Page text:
When Chantal Akerman’s Jeanne Dielman, 23 quai du Commerce, 1080 Bruxelles was released in 1975, the film had an immediate and significant impact but on quite a restricted audience. It was received enthusiastically by feminists committed to a radical cinema for radical politics as well as by followers of avant-garde film. Over the years, although this audience stayed by and large loyal, Jeanne Dielman remained on the margins of film culture.
However, in November 2022, when it unexpectedly topped Sight and Sound’s decennial poll of ‘Greatest Films of All Time’, Jeanne Dielman’s critical status underwent an abrupt change. Since then, this little-known film, always hard to watch due to Akerman’s rigorous cinematic style and a running time of just over three hours, has been discovered by new audiences and received new critical attention.
In this talk, Professor Laura Mulvey will discuss Jeanne Dielman in its original context, and what kind of unusual, surprising, cinematic experiences new audiences might expect to encounter through this remarkable film. Laura Mulvey is a British feminist film theorist. She was educated at St Hilda’s College, Oxford. She is currently professor of film and media studies at Birkbeck, University of London.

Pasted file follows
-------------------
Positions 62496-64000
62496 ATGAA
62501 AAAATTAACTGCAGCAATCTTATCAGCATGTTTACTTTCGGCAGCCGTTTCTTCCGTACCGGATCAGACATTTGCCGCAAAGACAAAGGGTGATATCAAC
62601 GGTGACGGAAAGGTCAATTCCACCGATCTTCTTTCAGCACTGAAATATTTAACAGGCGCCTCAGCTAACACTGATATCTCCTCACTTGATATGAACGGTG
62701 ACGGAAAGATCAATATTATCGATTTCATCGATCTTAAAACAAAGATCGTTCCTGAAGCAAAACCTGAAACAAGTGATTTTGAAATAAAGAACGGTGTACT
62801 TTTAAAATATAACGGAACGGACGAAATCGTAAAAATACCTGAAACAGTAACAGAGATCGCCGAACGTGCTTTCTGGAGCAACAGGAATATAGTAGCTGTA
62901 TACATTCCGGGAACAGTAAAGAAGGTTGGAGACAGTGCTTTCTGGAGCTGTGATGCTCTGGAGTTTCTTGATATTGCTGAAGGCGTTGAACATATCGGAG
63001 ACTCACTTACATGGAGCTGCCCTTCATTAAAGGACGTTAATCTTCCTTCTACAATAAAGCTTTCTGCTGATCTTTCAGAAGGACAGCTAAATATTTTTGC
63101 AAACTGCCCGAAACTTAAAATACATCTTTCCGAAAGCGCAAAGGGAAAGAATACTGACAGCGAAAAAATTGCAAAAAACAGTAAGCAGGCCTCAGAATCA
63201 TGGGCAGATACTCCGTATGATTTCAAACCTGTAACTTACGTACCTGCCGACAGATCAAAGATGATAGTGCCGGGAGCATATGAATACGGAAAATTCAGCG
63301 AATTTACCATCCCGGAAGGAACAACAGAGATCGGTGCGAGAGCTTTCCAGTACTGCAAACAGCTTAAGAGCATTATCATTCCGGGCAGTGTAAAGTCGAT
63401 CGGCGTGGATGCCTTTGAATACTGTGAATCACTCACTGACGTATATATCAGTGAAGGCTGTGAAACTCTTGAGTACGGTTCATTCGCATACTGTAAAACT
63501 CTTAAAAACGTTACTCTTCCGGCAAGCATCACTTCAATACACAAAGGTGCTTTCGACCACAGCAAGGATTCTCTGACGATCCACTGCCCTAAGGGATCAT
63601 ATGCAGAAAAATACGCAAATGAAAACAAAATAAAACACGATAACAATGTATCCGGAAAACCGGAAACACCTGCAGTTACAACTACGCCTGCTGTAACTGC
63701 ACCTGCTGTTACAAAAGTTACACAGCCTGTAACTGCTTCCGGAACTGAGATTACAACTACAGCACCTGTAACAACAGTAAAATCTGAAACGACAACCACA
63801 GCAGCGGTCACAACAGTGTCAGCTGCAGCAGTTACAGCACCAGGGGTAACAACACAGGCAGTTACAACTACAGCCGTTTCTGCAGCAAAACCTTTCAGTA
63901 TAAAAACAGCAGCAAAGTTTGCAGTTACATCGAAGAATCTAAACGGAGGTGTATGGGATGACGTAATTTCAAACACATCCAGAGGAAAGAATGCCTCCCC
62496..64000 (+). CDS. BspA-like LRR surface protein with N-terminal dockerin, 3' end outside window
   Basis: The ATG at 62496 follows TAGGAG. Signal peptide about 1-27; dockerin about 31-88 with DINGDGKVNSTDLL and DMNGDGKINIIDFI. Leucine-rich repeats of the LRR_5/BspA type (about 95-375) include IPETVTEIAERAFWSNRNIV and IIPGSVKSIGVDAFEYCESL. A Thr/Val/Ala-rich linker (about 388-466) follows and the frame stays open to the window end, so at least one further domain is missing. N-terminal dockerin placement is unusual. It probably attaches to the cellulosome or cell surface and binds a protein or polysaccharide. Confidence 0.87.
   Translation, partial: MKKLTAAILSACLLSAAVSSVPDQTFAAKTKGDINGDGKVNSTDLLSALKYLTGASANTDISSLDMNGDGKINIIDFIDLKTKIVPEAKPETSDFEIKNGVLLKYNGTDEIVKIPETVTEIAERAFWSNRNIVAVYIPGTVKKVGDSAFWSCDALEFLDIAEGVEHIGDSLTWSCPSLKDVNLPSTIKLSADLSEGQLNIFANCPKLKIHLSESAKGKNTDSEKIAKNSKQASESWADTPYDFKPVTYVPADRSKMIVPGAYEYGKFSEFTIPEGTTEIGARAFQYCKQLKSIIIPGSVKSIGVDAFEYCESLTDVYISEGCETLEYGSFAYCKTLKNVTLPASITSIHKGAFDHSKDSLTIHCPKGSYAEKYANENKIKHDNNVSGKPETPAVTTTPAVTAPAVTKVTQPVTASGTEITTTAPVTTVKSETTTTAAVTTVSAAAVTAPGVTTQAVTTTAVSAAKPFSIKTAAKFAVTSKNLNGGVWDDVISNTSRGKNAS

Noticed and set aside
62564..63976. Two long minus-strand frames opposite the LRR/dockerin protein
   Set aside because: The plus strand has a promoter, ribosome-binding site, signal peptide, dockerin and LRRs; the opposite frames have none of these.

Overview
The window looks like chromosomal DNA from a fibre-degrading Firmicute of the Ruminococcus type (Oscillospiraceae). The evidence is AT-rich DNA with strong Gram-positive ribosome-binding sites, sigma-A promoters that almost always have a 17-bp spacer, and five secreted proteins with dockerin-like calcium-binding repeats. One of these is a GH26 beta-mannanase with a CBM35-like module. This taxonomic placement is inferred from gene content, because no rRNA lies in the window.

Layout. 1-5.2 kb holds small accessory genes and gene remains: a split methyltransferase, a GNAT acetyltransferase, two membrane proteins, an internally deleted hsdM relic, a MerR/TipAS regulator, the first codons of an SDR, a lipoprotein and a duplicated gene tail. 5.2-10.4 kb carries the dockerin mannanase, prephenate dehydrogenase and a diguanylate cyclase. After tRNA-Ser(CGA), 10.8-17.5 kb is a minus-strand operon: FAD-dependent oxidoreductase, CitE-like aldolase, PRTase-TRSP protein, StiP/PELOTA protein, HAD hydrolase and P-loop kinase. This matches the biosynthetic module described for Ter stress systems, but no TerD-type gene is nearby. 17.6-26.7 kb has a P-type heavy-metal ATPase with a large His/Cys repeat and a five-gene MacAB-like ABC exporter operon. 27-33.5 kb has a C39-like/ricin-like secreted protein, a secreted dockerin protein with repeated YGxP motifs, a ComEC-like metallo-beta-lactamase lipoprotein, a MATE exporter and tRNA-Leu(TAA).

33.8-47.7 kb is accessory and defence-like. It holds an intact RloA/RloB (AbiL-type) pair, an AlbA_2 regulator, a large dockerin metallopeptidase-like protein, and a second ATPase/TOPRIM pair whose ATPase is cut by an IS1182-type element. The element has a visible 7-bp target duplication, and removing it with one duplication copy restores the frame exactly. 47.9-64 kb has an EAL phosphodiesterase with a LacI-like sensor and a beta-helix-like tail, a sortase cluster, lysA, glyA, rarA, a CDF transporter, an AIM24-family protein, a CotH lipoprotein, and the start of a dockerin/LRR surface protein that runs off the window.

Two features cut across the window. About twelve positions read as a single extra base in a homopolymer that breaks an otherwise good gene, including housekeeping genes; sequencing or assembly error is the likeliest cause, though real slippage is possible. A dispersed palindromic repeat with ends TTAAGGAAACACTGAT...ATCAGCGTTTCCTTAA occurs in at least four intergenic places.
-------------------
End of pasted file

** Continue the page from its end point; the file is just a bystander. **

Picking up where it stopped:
Book your place here
This event is organised by St John’s College members Professor Nikolaj Lubecker and Eli Zuzovsky and supported by TORCH (The Oxford Research Centre in the Humanities).
Image credit: Chantal Akerman: Jeanne Dielman, 23, Quai du Commerce, 1080 Bruxelles (1975). Produced by Paradise Films and Unité Trois.